- Academic/Transfer Advising
- Academic Support including Individual Tutoring
- Study Skills Workshop
- Educational Development Plan
- "Early Alert" Progress Reports
- Transfer Campus Visits
- Calculator and Laptop Computer Lending
- Academic Incentive Scholarships
- Assistance with Financial Aid
- Volunteer Opportunities
- Financial Literacy - Financial Avenue
Tutoring and the Learning Assistance Center: Learning Assistance is available free of charge to all Lake Michigan College students in courses at LMC campuses. The Learning Assistance Center offers help with homework, test preparation, studying and test strategies. Learning Assistants are certified by the College Reading and Learning Association (CRLA). For more information, helpful links, and resources, visit the Learning Assistance Center’s web page.
Writing Center: The Writing Center helps all students at any level work on all types of writing—academic, personal, or creative. More information is available from the Writing Center: Benton Harbor Campus, Main Building, room C-206.
- Provides students with the opportunity to work with trained staff and talk about thoughts and ideas about course writing assignments. We can help you work on the following writing skills:
- Improving critical reading skills so that writers can think and write more clearly and coherently
- Identifying the structural features of specific academic writing genres, relevant to each major of study and/or specific writing assignments
- Refining writing processes through generating ideas, drafting, peer evaluation, and individual writing consultations
- Learning to see through the reader audience’s eyes
- Effectively using the work of others in writing, including the use of sources and citation methods
- Expanding and improving a writer’s ability to work independently by exploring new strategies for learning
Additional Non-Academic Resources
In addition to academic resources, LMC offers various non-academic resources for those things outside the classroom that may affect your ability to be successful. Be sure to speak with your advisor if you need help with:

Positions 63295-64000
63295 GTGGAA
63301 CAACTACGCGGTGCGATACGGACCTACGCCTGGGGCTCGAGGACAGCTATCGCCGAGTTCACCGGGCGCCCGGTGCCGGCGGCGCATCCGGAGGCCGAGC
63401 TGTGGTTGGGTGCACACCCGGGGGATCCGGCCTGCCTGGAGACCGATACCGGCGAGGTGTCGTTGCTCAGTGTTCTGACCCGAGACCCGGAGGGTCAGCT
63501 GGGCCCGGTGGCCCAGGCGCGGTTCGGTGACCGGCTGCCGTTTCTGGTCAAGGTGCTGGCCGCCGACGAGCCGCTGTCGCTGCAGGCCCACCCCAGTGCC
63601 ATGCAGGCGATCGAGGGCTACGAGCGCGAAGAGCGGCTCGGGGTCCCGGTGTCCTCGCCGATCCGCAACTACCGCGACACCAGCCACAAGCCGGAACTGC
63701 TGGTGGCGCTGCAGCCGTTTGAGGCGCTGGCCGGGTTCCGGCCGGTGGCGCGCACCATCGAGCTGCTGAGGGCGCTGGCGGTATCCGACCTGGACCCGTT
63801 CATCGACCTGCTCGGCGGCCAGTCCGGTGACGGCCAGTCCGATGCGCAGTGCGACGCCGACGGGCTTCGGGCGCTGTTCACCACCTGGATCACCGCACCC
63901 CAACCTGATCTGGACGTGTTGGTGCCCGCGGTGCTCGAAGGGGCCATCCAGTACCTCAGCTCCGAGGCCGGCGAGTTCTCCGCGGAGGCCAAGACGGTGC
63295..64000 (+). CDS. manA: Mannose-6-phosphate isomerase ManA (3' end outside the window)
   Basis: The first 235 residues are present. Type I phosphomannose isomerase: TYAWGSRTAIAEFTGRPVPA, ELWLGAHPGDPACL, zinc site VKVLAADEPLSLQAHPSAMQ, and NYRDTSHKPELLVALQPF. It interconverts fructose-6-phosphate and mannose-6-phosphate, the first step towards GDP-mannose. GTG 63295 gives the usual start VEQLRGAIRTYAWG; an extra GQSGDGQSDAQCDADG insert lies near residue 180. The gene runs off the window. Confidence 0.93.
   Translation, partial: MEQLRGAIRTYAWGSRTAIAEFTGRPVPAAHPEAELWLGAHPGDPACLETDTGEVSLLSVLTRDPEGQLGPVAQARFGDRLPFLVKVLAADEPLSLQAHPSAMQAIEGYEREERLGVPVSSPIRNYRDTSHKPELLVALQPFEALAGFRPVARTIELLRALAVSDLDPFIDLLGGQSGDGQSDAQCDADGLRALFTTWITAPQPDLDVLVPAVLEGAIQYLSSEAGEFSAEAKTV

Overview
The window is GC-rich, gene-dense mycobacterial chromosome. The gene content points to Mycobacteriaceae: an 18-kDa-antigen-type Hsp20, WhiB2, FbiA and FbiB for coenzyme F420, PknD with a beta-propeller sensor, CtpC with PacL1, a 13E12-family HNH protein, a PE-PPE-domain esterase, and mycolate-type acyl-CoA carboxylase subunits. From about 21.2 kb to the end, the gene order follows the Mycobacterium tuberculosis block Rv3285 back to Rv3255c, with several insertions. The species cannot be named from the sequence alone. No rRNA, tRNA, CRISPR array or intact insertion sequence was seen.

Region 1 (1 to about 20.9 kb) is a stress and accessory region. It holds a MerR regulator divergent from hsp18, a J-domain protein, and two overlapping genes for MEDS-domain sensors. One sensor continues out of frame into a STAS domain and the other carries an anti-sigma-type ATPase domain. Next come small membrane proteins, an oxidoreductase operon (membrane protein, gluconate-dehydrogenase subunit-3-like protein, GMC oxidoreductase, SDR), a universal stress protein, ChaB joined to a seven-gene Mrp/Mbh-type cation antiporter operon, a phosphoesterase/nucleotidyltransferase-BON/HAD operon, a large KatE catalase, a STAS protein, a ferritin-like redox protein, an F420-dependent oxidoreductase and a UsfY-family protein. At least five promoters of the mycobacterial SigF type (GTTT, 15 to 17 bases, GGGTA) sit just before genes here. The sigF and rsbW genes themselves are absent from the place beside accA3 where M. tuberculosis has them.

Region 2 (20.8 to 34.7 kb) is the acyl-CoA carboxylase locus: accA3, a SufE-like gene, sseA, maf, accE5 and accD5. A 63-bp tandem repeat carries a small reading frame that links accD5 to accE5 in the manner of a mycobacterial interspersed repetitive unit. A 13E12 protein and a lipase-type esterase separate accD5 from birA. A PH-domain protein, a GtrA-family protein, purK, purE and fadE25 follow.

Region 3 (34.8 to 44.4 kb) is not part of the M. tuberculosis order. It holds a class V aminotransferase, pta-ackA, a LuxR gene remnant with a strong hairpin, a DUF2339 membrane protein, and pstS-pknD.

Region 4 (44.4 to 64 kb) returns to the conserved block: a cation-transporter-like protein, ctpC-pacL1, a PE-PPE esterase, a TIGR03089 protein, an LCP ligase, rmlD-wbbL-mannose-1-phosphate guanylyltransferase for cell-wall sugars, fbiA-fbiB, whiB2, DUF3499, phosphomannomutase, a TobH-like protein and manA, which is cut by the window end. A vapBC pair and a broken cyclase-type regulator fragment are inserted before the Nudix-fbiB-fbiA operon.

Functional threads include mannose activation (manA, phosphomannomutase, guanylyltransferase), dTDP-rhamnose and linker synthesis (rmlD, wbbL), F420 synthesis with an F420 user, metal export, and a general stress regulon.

- Child Care: KidZone offers full daycare and preschool serving both the Benton Harbor and South Haven campuses. For more information, visit http://www.kidzoneonline.com. Benton Harbor: (269) 927-6293; South Haven: (269) 637-7501
- Laptop/computer or calculators: The William Hessel Library has a Laptop Loan program where students can borrow a laptop computer, TI-84 and TI-34 calculators and digital recorders. Call (269) 927-8605 for more information.
- LGBTQ+: Resources and support are available at LMC in support of the LGBTQ community. The student and faculty group works to promote a welcoming and safe environment at LMC for lesbian, gay, bisexual, transgender, and queer/question persons and their families, friends, and allies. Contact Missy Howse-Kurtz at (269) 927-8623 for more information or to get involved.
- Emergency and Success Funds: Every year the LMC Foundation provides a small fund to help students in difficult situations, who, with just a little help, can stay on track. If you believe you may meet the criteria for a one time emergency fund, please complete and submit an application; call (269) 927 4560 for more information.
- Food, clothing, or other basic needs: Student Services maintains a Needs Pantry for students who find themselves needing assistance with food, clothing, toiletries, or other basic needs; long-term assistance guidance and information is also provided. Contact (269) 927-8866 for help or more information.